That’s perfect! I actually tried (mult s (hzosc 30000)) last night, after I googled around and found I should be multiplying instead of normal Audacity mixing (which adds?), and found the code somewhere on the Audacity site. But I didn’t know to tick the box, so it just added in a 30kHz signal.

If I don’t do the 10kHz lowpass filter after, I see another signal at about 60kHz, just like it’s supposed to.

The example was in, near the bottom. Should that page be altered to mention the Legacy tick box?

Thanks. So track is the exact equivalent of s?

That’s excellent, thanks for that. Can you tell me what the High Quality option actually does differently?

I hadn’t thought to look at the spectrum, I’ve been looking at the spectrogram.

I really prefer the heterodyne sound, but I think the change pitch method is more practical, as the heterodyne requires you to choose a mixing frequency close to the bat call frequency, and it will sound very different at different frequencies. Changing pitch is pretty much a set and forget method, although it can be a problem for people with high frequency hearing loss if you don’t lower it enough.

Thanks, everyone. I didn’t expect to get this worked out so quickly. Now I suppose I should package the two methods into a proper effect.

That’s quite an old page. It should be updated to use track. There’s a lot of old examples floating around, which is the main reason that the “legacy” checkbox is provided.

Yes, but “track” also has additional properties (

“S” was a bit of a mistake really. Apart from the fact that using single character variable names is usually considered poor coding style (except for variables within a very limited lexical scope), it also clashes with “Adagio” notation which is supported by Nyquist, and in which “S” is defined as a sixteenth note (1/4 beat).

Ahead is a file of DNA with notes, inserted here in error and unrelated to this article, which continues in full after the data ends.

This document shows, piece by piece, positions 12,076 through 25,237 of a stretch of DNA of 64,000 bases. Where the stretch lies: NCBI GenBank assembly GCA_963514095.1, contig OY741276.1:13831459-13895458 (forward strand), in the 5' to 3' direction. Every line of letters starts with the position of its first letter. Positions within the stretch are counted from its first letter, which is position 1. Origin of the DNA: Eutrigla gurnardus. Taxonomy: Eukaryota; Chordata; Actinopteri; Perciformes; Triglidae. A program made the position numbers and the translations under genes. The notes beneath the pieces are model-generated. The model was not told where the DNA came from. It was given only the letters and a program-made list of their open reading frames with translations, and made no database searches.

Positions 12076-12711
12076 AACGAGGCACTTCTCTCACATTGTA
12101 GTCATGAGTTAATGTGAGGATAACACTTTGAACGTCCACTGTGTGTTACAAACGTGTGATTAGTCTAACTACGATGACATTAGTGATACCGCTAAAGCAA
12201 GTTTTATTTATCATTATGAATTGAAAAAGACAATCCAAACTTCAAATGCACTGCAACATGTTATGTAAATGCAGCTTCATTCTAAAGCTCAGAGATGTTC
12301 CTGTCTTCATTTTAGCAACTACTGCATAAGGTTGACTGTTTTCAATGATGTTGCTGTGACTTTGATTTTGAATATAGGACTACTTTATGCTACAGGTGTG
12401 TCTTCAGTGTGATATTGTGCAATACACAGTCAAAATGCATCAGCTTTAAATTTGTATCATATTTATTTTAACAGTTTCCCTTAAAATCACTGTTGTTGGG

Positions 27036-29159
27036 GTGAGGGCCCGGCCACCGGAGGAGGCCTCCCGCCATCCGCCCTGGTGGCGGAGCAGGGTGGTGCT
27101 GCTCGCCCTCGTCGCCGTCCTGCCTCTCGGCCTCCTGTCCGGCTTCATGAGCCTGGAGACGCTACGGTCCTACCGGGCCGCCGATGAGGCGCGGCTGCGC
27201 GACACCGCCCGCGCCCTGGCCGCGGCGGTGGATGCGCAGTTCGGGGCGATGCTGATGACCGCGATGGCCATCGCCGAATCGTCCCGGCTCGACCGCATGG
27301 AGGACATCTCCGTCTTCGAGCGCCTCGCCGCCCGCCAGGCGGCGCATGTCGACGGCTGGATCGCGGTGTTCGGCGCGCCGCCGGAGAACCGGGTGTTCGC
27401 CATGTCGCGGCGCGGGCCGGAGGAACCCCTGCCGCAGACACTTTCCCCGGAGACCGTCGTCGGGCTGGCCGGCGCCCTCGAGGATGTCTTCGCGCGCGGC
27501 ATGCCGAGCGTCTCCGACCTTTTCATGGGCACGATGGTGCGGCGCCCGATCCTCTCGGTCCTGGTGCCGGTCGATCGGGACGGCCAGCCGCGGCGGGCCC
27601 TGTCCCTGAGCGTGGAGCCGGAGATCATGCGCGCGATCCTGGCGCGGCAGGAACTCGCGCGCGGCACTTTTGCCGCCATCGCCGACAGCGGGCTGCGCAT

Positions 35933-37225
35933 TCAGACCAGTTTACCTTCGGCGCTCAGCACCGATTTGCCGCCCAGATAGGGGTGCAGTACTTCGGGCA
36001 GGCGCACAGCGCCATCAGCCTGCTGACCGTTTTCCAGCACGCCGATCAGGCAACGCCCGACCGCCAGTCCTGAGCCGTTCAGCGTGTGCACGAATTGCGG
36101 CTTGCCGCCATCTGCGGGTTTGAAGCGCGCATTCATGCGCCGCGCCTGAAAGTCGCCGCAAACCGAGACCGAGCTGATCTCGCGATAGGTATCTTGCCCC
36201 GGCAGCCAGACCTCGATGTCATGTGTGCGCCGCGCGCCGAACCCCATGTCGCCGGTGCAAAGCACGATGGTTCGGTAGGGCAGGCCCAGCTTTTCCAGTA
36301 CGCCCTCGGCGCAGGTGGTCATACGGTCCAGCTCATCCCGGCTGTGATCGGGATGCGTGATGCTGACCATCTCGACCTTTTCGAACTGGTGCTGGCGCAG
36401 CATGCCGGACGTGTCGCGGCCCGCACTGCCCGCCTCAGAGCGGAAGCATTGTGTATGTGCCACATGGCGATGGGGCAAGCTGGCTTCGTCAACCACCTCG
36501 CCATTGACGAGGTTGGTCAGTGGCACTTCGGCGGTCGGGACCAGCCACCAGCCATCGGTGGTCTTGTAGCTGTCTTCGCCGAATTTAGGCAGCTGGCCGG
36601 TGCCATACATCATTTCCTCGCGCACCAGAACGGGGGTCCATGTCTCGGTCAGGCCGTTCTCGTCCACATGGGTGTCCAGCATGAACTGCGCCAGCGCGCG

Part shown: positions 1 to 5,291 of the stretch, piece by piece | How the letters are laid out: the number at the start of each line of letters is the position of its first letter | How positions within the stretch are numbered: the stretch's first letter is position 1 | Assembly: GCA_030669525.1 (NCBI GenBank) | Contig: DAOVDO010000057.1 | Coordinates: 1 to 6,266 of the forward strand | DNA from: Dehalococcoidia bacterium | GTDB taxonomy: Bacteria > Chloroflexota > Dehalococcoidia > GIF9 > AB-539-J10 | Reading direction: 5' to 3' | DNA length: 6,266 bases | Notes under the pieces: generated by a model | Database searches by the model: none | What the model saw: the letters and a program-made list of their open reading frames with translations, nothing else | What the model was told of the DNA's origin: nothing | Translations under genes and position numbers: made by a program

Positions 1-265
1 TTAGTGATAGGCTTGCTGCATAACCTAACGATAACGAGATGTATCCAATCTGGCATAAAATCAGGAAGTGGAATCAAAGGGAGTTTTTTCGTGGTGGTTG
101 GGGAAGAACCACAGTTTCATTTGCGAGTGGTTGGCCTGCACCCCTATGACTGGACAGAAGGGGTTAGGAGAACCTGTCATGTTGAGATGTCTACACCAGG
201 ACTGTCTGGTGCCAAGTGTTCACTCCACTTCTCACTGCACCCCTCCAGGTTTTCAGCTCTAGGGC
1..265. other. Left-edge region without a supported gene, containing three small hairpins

It uses a different time stretch algorithm; Subband Sinusoidal Modeling Synthesis rather than Synchronous-OverLap-Add.

The sound that it produces is more like how we imagine bat calls to sound, isn’t it. It retains the “chirp” quality better, as can be seen in the spectrum, and interestingly, one of the chirps appears to have two distinct tones within it (which is not evident in the “Change Pitch” version).

Yes. Multiplying two frequencies together will produce the sum and difference of the frequencies. For example, multiplying a 30 kHz sine wave and a 27 kHz sine wave will produce a 3 kHz sine wave and a 57 kHz sine wave. Of course the sample rate needs to be high enough to be able to see the higher frequency (the sample rate needs to be more than double the highest frequency that you want to see).

If you want to test this for yourself:

(mult 0.4 (hzosc 30000) (hzosc 27000))

What tricked me was that the code using s didn’t crash, so I had no clue there was anything wrong. I think it just replaced the sound on the track with the 27kHz tone.

I think the page should either have a warning about using the legacy option, or be updated to use track. How do I submit a request for that?

Would it be possible for the Nyquist Prompt effect to display a warning when it encounters s and the Legacy box isn’t ticked?


I’m interresting with bat sounds, and I’m looking for a way to hear bats in live in heterodyn with Audacity : is this possible ?

Audacity does not do real time processing, so no that’s not possible.